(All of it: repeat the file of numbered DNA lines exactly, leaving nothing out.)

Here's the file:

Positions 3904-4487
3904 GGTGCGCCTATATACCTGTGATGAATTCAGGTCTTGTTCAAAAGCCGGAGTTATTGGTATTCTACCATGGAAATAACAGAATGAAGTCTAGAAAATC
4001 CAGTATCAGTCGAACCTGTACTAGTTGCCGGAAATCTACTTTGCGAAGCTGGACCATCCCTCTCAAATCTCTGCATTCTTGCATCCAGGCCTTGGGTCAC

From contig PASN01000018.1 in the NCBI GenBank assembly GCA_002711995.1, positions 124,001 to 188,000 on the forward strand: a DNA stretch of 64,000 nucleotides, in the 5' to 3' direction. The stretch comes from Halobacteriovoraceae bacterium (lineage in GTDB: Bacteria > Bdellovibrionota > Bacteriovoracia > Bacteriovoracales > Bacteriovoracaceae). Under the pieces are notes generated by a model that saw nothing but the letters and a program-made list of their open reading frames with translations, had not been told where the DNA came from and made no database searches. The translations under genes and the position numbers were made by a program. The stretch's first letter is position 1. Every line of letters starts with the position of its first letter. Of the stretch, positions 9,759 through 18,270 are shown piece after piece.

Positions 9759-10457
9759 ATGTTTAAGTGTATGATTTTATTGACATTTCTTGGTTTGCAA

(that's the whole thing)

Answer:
Positions 3904-4487
3904 GGTGCGCCTATATACCTGTGATGAATTCAGGTCTTGTTCAAAAGCCGGAGTTATTGGTATTCTACCATGGAAATAACAGAATGAAGTCTAGAAAATC
4001 CAGTATCAGTCGAACCTGTACTAGTTGCCGGAAATCTACTTTGCGAAGCTGGACCATCCCTCTCAAATCTCTGCATTCTTGCATCCAGGCCTTGGGTCAC

From contig PASN01000018.1 in the NCBI GenBank assembly GCA_002711995.1, positions 124,001 to 188,000 on the forward strand: a DNA stretch of 64,000 nucleotides, in the 5' to 3' direction. The stretch comes from Halobacteriovoraceae bacterium (lineage in GTDB: Bacteria > Bdellovibrionota > Bacteriovoracia > Bacteriovoracales > Bacteriovoracaceae). Under the pieces are notes generated by a model that saw nothing but the letters and a program-made list of their open reading frames with translations, had not been told where the DNA came from and made no database searches. The translations under genes and the position numbers were made by a program. The stretch's first letter is position 1. Every line of letters starts with the position of its first letter. Of the stretch, positions 9,759 through 18,270 are shown piece after piece.

Positions 9759-10457
9759 ATGTTTAAGTGTATGATTTTATTGACATTTCTTGGTTTGCAA